Muslim students arraigned for disrupting Israeli ambassador at U.S. school
Students who interrupted a speech at the University of California at Irvine by Ambassador to the U.S. Michael Oren face charges of 'disturbance of a meeting'.
Eleven Muslim students have pleaded not guilty to charges stemming from the disruption of a speech by the Israeli ambassador to the United States at a California university.
The students were arrested on February 8, 2010, at the University of California, Irvine, after shouting in protest at the speech by Michael Oren on U.S.-Israeli security. The students were arraigned Friday in Orange County Superior Court on misdemeanor conspiracy to disturb a meeting and misdemeanor disturbance of a meeting.
Hecklers had interrupted Oren's lecture at University of California at Irvine, over 10 times, shouting "killers" and "how many Palestinians did you kill?" Oren took a 20 minute break after the fourth protest, only to be interrupted again by young men yelling at him every few minutes, local press reported.
Many members of the audience also applauded Oren. Oren eventually completed his speech, some time later than scheduled, but did not take questions from the audience as planned.
The University of California at Irvine case has stoked an intense debate about freedom of speech. Muslim and civil rights advocates accuse prosecutors of discriminating against students exercising their right to dissent, just as many other college-goers do without punishment.
They also say prosecutors have shown bias against Muslims in their internal communications and are seeking to have the have Orange County district attorney, Tony Rackauckas, removed from the prosecution and want the state attorney general to take over the case.
Prosecutors contend the subject of the students' protest has nothing to do with the case and say defense attorneys have failed to prove they are biased or have a conflict of interest. Rather, they say the demonstration was a premeditated attempt to disrupt Oren's lecture that infringed on the rights of hundreds of people who had gathered on campus to hear him speak.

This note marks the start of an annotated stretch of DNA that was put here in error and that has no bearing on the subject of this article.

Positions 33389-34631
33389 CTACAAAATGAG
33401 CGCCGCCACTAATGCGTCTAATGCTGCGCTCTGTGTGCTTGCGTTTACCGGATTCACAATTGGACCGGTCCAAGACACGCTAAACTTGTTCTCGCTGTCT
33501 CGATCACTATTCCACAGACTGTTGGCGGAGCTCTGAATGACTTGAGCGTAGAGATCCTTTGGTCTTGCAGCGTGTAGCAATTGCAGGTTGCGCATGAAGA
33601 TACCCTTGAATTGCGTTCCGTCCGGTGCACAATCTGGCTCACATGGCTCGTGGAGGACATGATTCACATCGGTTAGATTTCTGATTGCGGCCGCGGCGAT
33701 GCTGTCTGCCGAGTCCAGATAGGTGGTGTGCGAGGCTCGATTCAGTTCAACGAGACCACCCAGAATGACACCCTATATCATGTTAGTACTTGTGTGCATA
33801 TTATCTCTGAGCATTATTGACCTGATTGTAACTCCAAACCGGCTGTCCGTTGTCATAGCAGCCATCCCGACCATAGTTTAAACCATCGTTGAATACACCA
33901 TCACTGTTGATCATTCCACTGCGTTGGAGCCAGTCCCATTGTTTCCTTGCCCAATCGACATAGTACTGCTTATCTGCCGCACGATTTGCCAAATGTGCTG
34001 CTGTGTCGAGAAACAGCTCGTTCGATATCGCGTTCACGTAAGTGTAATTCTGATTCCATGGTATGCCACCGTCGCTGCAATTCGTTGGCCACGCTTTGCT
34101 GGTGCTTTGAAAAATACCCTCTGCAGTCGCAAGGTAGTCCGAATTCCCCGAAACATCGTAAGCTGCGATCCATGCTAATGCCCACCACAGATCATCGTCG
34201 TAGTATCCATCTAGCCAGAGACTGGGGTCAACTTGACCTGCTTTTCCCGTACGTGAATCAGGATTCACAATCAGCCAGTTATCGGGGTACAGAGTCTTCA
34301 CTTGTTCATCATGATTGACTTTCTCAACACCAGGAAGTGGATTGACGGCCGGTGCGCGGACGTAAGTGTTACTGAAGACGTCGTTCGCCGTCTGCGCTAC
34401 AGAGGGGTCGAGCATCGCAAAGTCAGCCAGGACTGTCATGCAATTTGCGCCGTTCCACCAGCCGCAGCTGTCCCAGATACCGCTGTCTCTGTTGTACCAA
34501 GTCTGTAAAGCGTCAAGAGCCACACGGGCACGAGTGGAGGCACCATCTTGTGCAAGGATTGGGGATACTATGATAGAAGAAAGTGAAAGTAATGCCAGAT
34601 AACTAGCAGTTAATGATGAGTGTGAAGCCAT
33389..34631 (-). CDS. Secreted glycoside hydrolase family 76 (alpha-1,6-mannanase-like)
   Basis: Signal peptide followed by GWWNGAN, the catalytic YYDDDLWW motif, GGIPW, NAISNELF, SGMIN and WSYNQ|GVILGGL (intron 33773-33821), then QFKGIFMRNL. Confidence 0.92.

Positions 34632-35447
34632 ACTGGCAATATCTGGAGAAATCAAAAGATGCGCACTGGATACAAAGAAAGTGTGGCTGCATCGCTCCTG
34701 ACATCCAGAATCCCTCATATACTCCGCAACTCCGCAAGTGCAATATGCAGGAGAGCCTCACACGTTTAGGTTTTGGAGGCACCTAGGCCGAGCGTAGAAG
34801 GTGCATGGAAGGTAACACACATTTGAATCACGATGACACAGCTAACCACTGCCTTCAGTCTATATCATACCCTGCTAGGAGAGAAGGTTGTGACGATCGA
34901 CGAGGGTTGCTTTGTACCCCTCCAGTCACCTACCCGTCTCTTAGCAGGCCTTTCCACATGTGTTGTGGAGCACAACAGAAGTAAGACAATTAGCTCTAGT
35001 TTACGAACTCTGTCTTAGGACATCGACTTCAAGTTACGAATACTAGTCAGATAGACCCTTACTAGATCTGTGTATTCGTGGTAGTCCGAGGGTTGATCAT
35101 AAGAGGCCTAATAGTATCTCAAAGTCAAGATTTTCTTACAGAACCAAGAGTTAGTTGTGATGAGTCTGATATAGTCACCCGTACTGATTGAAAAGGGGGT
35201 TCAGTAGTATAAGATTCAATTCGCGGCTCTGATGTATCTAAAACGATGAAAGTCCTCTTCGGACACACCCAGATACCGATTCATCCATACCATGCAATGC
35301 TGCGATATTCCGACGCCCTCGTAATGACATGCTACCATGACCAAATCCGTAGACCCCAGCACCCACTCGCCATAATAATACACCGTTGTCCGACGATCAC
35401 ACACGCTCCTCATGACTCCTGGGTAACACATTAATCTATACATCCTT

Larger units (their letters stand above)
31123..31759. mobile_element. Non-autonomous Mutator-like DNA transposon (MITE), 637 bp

Prosecutors also asked Judge Peter J. Wilson to unseal transcripts of the grand jury called to investigate the case - a move opposed by defendants.
Seven of the defendants entered their pleas in person. Four other pleas were entered by defense attorneys.
In June 2010, the University suspended the Muslim student group for one year and placed it on disciplinary probation for an additional year in response to the incident. According to the university's decision, the MSU membership was also required to collectively complete 50 hours of community service.
Eight of the students attended UC Irvine and three were from the nearby campus of the University of California, Riverside. If convicted, they could face a sentence ranging from probation with community service and fines to up to a year in jail.
The next hearing in the case is set for May 13. A trial, which is expected to take two weeks, is scheduled to start August 15.
Since the Irvine incident, there have also been a number of incidences of young Jewish students protesting Israeli officials speaking at American university campuses and other public venues for their participation in determining and promoting Israeli defense policies.
Earlier this month, Kadima MK Avi Dichter, who formerly served as the Director of the Shin Bet and Israel's Public Security Minister, was interrupted by protesters, some of whom were Jewish, at Brandeis University near Boston. Several students got up and called Dichter a war criminal, both in English and Hebrew.
Prime Minister Benjamin Netanyahu's speech at the Jewish Federations General Assembly in New Orleans in November was marked by repeated heckling from young Jewish audience members.
The coordinator of that protest, 17-year-old college student Hannah King, from Seattle, said her group sought to protest the attempt to delegitimize criticism of Israeli policies, which she said goes against Jewish values.
There have been no reported arrests of Jewish students stemming from these incidences of heckling, although their behavior would seem to be similiar to those of the Muslim students who protested Oren at University of California at Irvine.
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